Sterling has too many projects Blogging about programming, microcontrollers & electronics, 3D printing, and whatever else...


| 603 words | 3 minutes | raku advent-2019
Crewman holding semaphore flags

A semaphore is a system of sending messages using flags. Oh wait, that’s what a semaphore is outside of computing. Among computers, a semaphore is like a kind of lock that locks after being acquired N times. This is useful for situations where you have a resource of N items, want to quickly distribute them when you know they are available, and then immediately block until a resource has been released. Raku provides a built-in Semaphore class for this reason:

class ConnectionPool {
    has @.connections;
    has Semaphore $!lock;

    submethod BUILD(:@!connections) {
        $!lock .= new(@!connections.elems);

    method use-connection() {
        pop @!connections;

    method return-connection($connection) {
        push @!connections, $connection;

Here we have a connection pool where we can quickly and safely pull entries out of the stack of connections. However, as soon as the last connection has been pulled, the .use-connection method will block until a connection is returned using the .return-connection.

There is an additional .try_acquire method that can be used instead of .acquire, which returns a Bool that determines success or failure. For example, we might have a buffer for key presses that we want to fail if it fills up, rather than continuing to store key events:

class KeyBuffer {
    has UInt $.size;
    has UInt $!read-cursor = 0;
    has UInt $!write-cursor = 0;
    has byte @!key-buffer;
    has Semaphore $!buffer-space;
    has Semaphore $!lock .= new(1);

    submethod BUILD(UInt :$!size) {
        @!key-buffer = 0 xx $!size;
        $!buffer-free .= new($!size);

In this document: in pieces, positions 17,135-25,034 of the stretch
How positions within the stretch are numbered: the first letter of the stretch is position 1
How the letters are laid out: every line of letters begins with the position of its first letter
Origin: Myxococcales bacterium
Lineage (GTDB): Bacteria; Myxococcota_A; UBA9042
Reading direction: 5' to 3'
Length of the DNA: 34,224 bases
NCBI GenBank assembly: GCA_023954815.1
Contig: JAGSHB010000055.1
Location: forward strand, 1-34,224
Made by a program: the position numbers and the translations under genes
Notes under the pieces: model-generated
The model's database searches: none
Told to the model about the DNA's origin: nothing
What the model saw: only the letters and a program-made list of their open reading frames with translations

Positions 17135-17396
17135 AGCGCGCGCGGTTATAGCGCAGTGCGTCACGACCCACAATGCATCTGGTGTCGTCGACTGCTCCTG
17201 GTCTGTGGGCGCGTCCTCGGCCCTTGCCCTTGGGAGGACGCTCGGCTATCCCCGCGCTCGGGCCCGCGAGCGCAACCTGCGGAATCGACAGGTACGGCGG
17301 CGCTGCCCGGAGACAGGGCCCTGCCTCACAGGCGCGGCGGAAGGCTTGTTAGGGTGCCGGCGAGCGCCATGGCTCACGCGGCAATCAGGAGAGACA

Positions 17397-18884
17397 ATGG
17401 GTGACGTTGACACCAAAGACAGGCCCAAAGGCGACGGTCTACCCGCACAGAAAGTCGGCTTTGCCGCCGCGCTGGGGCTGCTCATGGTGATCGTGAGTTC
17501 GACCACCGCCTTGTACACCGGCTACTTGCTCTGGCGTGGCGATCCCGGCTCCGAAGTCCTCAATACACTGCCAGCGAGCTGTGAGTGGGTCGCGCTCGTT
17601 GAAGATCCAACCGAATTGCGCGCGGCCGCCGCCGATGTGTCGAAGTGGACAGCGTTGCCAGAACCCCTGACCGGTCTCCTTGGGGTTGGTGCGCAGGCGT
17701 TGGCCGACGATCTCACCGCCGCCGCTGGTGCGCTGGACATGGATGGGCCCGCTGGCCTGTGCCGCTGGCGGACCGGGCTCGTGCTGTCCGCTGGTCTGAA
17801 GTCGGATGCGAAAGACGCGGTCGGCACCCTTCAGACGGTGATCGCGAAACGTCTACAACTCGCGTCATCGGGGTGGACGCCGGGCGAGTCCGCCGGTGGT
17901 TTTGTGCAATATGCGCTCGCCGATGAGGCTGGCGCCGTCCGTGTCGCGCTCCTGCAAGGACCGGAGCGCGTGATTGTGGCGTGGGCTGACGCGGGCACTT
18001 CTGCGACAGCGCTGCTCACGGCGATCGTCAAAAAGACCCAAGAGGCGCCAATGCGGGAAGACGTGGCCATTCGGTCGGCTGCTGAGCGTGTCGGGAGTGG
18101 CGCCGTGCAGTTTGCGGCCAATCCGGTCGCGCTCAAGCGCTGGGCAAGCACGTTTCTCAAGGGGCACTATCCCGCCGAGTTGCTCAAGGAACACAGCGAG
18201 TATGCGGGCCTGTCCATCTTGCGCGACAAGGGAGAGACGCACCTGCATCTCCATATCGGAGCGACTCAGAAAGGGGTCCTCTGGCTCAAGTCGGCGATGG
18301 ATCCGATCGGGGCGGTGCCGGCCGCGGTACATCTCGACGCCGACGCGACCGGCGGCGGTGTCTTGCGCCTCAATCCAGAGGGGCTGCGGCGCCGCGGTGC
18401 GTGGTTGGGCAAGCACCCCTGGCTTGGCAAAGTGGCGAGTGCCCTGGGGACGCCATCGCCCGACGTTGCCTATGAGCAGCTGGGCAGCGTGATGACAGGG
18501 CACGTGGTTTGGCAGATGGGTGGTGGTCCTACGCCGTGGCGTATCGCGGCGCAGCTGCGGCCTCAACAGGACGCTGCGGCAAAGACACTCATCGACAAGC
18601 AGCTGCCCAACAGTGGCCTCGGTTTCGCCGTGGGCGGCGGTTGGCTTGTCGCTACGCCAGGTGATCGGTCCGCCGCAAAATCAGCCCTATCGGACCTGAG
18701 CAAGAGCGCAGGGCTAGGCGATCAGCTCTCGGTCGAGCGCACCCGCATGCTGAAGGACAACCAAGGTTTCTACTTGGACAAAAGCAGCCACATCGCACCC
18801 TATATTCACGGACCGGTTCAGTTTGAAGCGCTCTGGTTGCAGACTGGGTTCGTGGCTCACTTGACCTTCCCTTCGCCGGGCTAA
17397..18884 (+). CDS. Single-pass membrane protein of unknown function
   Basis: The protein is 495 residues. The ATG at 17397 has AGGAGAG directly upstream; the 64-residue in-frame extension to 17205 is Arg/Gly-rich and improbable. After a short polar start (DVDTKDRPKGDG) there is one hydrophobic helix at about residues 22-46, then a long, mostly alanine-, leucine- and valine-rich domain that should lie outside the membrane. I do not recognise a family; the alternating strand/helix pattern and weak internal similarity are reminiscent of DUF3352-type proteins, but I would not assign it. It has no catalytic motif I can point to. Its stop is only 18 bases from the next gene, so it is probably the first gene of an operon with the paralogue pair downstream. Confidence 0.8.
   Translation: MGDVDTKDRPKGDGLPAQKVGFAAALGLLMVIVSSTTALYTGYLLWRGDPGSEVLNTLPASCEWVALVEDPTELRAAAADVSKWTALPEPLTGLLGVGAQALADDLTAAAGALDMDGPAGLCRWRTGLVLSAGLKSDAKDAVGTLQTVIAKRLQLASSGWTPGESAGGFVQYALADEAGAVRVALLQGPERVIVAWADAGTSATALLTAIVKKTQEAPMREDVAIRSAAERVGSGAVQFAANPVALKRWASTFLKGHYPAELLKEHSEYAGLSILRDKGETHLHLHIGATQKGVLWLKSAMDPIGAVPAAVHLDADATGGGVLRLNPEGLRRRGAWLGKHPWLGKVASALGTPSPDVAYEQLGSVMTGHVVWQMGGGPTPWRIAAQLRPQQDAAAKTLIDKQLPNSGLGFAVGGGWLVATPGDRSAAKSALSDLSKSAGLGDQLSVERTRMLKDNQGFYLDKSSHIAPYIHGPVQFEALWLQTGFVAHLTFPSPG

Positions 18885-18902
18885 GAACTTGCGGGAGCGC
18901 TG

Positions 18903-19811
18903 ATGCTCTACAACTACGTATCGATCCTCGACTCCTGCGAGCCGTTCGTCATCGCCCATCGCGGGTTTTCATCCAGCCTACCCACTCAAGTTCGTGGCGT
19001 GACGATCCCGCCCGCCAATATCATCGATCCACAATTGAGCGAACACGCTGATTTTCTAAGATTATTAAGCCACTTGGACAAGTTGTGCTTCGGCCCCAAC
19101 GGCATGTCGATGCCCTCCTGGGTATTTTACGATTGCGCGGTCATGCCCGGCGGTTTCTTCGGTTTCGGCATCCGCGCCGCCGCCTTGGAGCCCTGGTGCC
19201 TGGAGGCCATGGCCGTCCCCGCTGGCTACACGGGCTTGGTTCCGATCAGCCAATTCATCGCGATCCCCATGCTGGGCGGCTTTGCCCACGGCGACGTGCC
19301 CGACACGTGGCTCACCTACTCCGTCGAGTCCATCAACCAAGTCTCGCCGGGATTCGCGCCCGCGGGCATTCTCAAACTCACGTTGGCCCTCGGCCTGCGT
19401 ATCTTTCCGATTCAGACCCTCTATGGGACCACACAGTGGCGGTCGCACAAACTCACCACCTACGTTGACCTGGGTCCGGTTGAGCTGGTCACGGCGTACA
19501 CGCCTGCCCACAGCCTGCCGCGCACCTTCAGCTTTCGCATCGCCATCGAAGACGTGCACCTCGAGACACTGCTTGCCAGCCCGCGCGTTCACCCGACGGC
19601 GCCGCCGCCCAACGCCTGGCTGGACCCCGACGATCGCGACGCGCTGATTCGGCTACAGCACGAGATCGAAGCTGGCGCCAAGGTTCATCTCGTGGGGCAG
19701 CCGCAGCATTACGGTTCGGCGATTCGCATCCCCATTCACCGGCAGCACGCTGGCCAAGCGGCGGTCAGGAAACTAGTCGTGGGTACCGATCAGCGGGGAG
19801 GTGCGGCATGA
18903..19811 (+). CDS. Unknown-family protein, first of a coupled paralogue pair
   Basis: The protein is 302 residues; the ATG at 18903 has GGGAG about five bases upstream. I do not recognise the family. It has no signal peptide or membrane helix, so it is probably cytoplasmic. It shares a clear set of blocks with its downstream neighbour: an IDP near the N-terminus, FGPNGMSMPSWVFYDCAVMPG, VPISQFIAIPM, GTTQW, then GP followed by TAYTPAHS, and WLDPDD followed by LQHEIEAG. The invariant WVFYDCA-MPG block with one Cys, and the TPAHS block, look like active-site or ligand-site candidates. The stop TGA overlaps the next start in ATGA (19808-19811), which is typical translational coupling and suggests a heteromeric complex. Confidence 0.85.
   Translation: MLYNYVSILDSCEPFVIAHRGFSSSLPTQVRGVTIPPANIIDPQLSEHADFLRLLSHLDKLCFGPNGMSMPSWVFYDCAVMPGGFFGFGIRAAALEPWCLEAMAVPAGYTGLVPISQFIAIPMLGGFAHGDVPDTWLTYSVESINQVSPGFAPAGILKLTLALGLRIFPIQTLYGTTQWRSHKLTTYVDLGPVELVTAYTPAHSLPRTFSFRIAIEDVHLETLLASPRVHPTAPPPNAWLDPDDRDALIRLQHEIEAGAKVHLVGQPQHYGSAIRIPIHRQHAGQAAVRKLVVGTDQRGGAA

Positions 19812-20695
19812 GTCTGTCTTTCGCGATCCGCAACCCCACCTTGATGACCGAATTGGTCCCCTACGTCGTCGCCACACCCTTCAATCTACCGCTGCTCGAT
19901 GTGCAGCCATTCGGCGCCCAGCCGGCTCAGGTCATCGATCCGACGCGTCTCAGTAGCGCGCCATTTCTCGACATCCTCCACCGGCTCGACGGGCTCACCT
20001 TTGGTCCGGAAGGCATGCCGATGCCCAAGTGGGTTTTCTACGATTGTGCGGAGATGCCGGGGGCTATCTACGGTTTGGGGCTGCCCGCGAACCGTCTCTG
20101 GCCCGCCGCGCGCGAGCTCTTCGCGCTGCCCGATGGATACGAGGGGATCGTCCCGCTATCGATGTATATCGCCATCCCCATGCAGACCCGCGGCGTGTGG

method !increment-cursor($cursor is rw) {
        $cursor %= $!size;

    method store(byte $key) {
        $!buffer-space.try_acquire or die "buffer is full!"

        LEAVE $!;

        @!key-buffer[ $!write-cursor ] = $key;

    method getc(--> byte) {
        my $result = 0;

        LEAVE $!lock.release;

        if $!read-cursor != $!write-cursor {
            $result = @!key-buffer[ $!read-cursor ];


This data structure uses two Semaphores. One, named $!lock, is used in the same way a Lock works to guard the critical sections and make sure they are atomic. The other, $!buffer-space, is used to make sure the write operations fail when the buffer fills up.

As you can see, we use .try_acquire to acquire a resource from the Semaphore. If that method returns False, we throw an exception to let the caller know the operation failed. If the method returns True, then we have acquired permission to add another entry to the buffer. When we read from the buffer, we still use .release to mark the space available again.

I’ve used Semaphore for the mutual exclusion lock because it can be use that way and that’s what we’re talking about. However, the protect method of Lock or Lock::Async may be a better choice here as you don’t need to be careful to make sure .release gets called as the .protect block takes care of that for you. With that said, a LEAVE phaser is a good way to make sure .release is called as LEAVE phasers will be called no matter how the block exits (i.e., it runs even on an exception).

It should be noted that if an exception happens in the .getc method above after the $!read-cursor is incremented, but before $!buffer-space.release is called, you could end up with the buffer in a bad state where it no longer has as much space. As such, an improvement that might be worth doing is making sure that exceptions in that if-block are caught and dealt with if such an exception is possible.

A general thing to keep in mind is that whenever dealing with concurrency, the seemingly trivial edge cases can easily become important. Sometimes it becomes important in unforeseen ways.


The content of this site is licensed under Attribution 4.0 International (CC BY 4.0).